The ability to vary from EU regulations presents a new year and a new era for Scotland’s crop sector, according to NFU Scotland (NFUS).
NFUS believes the start of 2021 provides the opportunity to make changes to allow our crop sector to meet not just the challenges of the marketplace but also tackle environmental issues including climate change.
Combinable Crops committee chairman Willie Thomson said:
We have already seen alterations to the Greening requirements for 2021, removing the ‘three-crop rule’ targeted at the sort of mono-culture seen in some parts of the EU but not Scotland.
“Three years ago, in our 'Steps to Change' document, we set out a list of more appropriate alternatives to the blanket EU measures that we believe would be better for Scotland.
"We will look to build momentum on these with the Scottish government early in the new year.
“In October 2021, the world will focus on Glasgow for the UN Climate Change Conference.
Scotland’s crop sector stands ready to engage on how to meet targets while still producing food for a growing population.
"We welcome the recognition by the Scottish government that producing food remains a vital role for Scottish agriculture."
'Vital to avoid blind alleys'
"During an emergency when time is short, as it is with climate change, it is vital to avoid blind alleys. Decisions need to be objective, looking at the risk/benefit of every measure.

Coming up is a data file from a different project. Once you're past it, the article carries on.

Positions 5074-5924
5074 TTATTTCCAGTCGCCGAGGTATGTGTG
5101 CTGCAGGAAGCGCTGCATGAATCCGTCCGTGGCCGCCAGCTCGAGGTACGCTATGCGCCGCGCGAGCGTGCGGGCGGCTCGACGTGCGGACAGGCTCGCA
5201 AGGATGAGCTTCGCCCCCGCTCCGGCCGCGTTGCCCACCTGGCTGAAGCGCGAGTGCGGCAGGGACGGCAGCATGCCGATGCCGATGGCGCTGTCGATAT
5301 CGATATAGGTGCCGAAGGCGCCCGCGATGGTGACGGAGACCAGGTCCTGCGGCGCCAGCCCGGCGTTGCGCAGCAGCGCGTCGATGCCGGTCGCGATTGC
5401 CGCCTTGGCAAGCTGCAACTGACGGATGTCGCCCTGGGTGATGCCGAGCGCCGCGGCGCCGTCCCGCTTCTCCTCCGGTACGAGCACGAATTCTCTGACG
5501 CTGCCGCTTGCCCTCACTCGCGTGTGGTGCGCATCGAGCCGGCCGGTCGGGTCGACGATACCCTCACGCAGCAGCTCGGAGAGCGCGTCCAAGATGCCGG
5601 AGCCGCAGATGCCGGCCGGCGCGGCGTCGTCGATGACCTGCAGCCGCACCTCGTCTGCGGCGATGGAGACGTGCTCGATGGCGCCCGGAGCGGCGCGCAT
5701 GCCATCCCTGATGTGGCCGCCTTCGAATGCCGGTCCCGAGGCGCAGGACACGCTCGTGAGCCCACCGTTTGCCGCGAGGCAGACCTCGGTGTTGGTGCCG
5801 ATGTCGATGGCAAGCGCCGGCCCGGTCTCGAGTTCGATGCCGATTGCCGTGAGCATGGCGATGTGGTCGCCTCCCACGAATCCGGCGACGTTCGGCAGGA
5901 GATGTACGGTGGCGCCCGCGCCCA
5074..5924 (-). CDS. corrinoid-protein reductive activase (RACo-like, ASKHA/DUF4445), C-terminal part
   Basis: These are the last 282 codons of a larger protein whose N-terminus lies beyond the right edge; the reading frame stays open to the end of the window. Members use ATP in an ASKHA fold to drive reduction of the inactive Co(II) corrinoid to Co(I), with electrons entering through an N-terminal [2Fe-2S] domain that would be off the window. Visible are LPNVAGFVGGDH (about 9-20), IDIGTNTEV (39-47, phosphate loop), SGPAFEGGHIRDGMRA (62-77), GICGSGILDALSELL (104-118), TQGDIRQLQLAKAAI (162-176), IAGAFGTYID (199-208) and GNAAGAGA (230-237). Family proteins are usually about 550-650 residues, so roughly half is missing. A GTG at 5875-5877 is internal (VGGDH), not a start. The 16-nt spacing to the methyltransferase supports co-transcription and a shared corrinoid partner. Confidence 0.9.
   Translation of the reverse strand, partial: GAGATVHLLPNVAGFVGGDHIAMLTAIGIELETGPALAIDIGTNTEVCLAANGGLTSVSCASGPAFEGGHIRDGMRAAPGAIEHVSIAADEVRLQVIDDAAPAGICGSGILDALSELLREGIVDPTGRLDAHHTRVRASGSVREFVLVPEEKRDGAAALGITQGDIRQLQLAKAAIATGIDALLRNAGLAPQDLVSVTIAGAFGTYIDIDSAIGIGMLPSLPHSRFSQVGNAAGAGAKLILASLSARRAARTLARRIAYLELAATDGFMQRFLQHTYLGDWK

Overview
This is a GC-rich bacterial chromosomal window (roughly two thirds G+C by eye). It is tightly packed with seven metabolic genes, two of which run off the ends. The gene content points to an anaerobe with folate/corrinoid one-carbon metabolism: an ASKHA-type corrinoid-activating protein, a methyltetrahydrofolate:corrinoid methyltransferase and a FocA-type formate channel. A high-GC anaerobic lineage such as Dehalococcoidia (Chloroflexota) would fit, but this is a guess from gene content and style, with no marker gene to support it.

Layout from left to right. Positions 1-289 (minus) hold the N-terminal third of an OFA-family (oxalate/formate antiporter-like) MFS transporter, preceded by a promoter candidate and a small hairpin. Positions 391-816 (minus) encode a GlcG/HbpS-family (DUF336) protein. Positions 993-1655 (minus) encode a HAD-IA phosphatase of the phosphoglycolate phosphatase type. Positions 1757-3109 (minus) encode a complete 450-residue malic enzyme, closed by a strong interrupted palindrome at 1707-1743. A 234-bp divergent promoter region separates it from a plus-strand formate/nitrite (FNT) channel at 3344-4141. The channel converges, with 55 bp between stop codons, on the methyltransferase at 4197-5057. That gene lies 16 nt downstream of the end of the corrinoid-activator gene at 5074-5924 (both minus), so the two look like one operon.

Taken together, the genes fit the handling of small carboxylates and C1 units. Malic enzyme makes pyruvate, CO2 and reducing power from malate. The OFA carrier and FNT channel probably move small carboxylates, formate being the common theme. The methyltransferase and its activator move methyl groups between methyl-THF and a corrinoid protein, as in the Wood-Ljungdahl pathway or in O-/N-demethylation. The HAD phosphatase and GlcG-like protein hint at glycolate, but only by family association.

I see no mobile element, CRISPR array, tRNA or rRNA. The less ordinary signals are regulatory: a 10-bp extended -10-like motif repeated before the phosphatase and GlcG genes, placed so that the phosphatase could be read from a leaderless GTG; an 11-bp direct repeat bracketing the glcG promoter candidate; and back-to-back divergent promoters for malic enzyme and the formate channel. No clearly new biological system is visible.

"That should apply to the use of existing and new technology in the crop sector, including plant protection products and plant breeding techniques.
That sort of risk/benefit approach will involve seeking and accepting advice that is scientifically sound and practical. The need to do that has been amply demonstrated by the current Covid-19 pandemic.
"The crop sector welcomes recent positive steps in that direction with the formation of the Climate Change Group for the crop sector chaired by Andrew Moir and the signing of the Tay City Deal which will provide vital funding to the James Hutton Institute at Invergowrie including the International Barley Hub.
"Full advantage must be taken of Scottish scientific expertise in crop production.
"Climate scientists have said the cost of not addressing global warming would be much higher than taking action to mitigate it.
There must be recognition that costs to change the food system will be high and cannot be borne just by farmers. They will have to be shared by other parts of the supply chain, consumers and the government.
“If that does not happen, crop output here will fall and imports increase. Imports of crops means exporting the carbon emissions involved in their production," he concluded.